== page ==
One of the most formative reading experiences I had as a teenager was my discovery and devouring of Melanie Rawn's Dragon Prince. I had favorite novels before Dragon Prince and I certainly have had favorites since, but Dragon Prince has maintained a preeminent place in my imagination and in my heart and my love and appreciation for these novels have not waned. This has been so much the case that when Netflix developed a show titled The Dragon Prince, I was confused that it wasn't based on Melanie Rawn's novels but rather a new series from the creators of Avatar: The Last Airbender. Now that I've seen both seasons of the Netflix show, I'm still somewhat confused and surprised every time that this isn't a show about Rohan and Sioned and Roelstra and because of that, I wanted to revisit Melanie Rawn's novels.
This re-read is perhaps somewhat unique in other re-reads I have done in that when it is complete it will have taken place over a period of ten years. The first four essays here are adapted from previously published essays that I began writing in 2010 and chipped away at over the years. The adaptation is something that may otherwise have been invisible to readers here, but it is worthwhile to be up front about. The foundational essay for this series can be found here.
When I began re-reading Dragon Prince and writing about the series, I wondered if the novel would hold up to the esteem time and memory have given it. I wondered if I would still be inclined to read the other five novels set in this world.
The short answer is yes.
Oh, and the cover art? That cover is the reason I pay attention to cover art and who the artist is. Michael Whelan’s cover is striking and it made the younger me take notice of his work. I also remember Whelan’s work with Meat Loaf’s Bat Out of Hell II album. They are inextricably linked in my memory. This is the iconic fantasy cover of my history.
One thing to note: there is an excellent chance of spoilers in the below conversation. This is my re-read and not whatever I might consider to be a “proper” review. If you are looking to avoid being spoiled for certain events of the novel AND the series (though I’ll try to limit series spoilers on a per novel basis), please just know that I think Dragon Price is a fantastic novel and that it remains one of my favorites of the genre, and that you should probably go read it now.
So. Shall we?
Melanie Rawn is not a writer afraid to do terrible things to her characters; her heroes in particular. Let’s just get this out of the way from the start: bad things happen to the characters we care about, and sometimes they do bad things themselves. Dragon Prince opens with concepts of black and white and gradually shades greyer and greyer as the novel progresses. It isn’t so much that the concepts of “Right” and “Wrong” are in question, but that the question of whether it is sometimes necessary to do what is wrong to accomplish a greater good arises. This is made stark late in the novel when, despite all of his dreams and visions for a better future, Rohan is confronted with his capacity for barbarism while still holding to a dream of a more civilized world.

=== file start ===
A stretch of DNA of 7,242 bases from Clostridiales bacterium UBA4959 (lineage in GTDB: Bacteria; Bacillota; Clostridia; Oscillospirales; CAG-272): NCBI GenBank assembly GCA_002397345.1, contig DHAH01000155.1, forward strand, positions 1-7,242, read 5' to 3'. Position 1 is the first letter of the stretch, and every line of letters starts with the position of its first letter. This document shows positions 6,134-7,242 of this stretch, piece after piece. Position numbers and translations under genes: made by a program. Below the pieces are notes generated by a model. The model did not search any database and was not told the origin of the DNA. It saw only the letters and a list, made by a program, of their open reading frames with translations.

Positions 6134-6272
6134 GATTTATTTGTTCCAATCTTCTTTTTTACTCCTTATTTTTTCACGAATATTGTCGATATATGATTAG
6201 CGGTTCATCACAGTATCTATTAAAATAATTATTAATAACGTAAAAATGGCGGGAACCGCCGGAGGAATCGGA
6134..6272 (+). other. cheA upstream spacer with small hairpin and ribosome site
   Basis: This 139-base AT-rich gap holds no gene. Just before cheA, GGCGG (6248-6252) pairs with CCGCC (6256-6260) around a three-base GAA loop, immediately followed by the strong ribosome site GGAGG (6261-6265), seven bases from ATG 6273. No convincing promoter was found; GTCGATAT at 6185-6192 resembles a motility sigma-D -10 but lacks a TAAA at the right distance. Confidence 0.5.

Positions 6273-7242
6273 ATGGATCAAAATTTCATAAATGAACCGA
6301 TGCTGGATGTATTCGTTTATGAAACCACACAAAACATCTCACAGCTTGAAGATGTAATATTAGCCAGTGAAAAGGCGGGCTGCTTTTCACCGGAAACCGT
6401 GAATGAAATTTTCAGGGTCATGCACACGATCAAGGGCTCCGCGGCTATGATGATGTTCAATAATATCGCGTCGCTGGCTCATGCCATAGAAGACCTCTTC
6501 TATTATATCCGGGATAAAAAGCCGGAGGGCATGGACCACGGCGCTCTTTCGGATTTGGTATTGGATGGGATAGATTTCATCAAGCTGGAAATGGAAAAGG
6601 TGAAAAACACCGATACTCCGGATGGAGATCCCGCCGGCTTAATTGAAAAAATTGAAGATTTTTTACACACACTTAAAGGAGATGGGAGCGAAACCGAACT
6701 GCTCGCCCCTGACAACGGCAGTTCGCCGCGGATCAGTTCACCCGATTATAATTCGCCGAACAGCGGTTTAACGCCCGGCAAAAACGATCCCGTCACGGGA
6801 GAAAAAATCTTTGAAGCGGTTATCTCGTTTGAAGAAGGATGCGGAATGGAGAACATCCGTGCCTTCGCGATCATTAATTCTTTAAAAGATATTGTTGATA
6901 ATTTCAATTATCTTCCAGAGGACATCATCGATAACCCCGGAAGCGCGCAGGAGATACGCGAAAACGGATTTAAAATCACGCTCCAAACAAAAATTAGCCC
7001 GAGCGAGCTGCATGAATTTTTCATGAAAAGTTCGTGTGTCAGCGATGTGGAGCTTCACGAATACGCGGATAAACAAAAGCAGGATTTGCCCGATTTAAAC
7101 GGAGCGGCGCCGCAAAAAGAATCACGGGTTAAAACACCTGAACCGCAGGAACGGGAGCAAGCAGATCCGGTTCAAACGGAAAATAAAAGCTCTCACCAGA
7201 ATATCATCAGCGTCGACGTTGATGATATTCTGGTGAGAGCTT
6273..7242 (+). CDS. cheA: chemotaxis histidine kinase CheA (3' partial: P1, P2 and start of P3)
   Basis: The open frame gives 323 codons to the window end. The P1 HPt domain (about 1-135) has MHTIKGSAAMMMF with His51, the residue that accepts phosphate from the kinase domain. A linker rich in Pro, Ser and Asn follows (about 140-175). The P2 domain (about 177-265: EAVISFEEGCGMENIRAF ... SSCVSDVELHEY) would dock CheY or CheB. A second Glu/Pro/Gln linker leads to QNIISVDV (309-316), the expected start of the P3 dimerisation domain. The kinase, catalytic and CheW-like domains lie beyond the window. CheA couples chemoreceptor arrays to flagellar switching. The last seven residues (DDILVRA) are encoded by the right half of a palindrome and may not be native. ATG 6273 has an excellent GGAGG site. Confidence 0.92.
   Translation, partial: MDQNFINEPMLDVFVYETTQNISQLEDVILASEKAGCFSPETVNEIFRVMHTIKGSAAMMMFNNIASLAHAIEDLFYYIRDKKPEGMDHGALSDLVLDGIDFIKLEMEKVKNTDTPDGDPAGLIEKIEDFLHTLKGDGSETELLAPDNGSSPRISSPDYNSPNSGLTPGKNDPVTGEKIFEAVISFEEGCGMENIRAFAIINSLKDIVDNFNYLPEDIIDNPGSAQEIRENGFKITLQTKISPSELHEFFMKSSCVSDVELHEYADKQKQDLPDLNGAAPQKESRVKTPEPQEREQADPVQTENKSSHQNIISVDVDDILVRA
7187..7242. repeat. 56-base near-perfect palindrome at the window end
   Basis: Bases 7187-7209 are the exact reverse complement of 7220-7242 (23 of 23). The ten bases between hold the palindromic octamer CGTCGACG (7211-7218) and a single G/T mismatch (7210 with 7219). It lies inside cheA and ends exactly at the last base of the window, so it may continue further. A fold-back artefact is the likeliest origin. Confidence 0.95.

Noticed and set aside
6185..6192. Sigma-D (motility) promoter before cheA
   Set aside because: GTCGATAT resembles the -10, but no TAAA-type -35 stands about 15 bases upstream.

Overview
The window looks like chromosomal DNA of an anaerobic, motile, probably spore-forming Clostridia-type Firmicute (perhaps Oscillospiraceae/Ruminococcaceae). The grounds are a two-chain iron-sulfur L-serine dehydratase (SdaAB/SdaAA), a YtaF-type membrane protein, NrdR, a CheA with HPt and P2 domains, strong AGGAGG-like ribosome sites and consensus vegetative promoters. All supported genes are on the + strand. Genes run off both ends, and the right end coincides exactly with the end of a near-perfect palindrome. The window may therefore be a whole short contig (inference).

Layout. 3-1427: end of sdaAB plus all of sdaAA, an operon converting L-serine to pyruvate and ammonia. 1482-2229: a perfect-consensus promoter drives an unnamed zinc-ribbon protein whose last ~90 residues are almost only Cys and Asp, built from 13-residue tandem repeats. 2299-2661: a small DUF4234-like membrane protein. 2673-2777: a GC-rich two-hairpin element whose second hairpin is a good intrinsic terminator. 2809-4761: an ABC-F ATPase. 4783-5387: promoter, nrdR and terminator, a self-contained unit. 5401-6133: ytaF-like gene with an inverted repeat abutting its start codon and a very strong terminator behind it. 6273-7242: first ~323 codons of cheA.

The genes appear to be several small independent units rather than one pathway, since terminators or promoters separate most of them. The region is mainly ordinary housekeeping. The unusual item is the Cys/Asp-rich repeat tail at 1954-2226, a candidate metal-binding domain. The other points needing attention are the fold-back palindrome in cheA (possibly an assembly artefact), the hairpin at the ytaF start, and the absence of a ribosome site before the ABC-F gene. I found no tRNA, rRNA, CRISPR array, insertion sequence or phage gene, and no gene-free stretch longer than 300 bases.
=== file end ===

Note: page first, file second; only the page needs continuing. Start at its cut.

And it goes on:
Much of Dragon Prince is a political dance as, through the first half of the novel, Rohan plays the simpleton to gain concessions from the High Prince Roelstra and cleverly builds advantage for the Desert.
Roelstra, it must be said, is one of the great villains of fantasy literature. His primary concern is power, whether it is exercising it over vassals, coercing others, or acquiring more by devious means, Roelstra is about power and he is not a benevolent ruler. This puts Roelstra in stark contrast with Rohan. Rohan wishes to build peace by law and ultimately change the political power structure of the land, but every step Rohan needs to make he knows that Roelstra will oppose.
This conflict is one of the two primary conflicts of the novel. The second is Rohan’s internal conflict of his desire to be a good man and his growing realization of what he will do to make his world a better place.
One of the more impressive aspects of the novel, besides the parts in between the front and back covers, is the magic system Melanie Rawn developed here. Now, I am not normally one to talk about magic and how it works and how it plays into the novel, but this is fairly inventive. It isn’t called “magic”, but the people with special talents are called Sunrunners. They are able to weave part of their consciousness on the sunlight, communicate over long distances, and use the light of the sun in a variety of other ways. The faradhi are specially trained emissaries to each Princedom and work and serve all over the continent. They report back to Lady Andrade at the Goddess Keep, and with a network of faradhi who can communicate by sunlight, Andrade attempts to manipulate Princes and protect her people and her family.
Dragon Prince is a very strong, powerful, and thrilling debut novel from Melanie Rawn. There is battle, but the beauty of Dragon Prince is in the political scheming at the Rialla and in the goals of Prince Rohan. Power and how it is used is a central concept to Dragon Prince and Melanie Rawn explores it well. This should be considered a must read novel for all fans of fantasy.
One final thing to note is that the trade paper edition of Dragon Prince seems to have done away with the genealogies and extra information I remember fondly from the mass market edition of my youth. I mourn the loss.
POSTED BY: Joe Sherry - Co-editor of Nerds of a Feather, 3x Hugo Award Finalist for Best Fanzine. Minnesotan.
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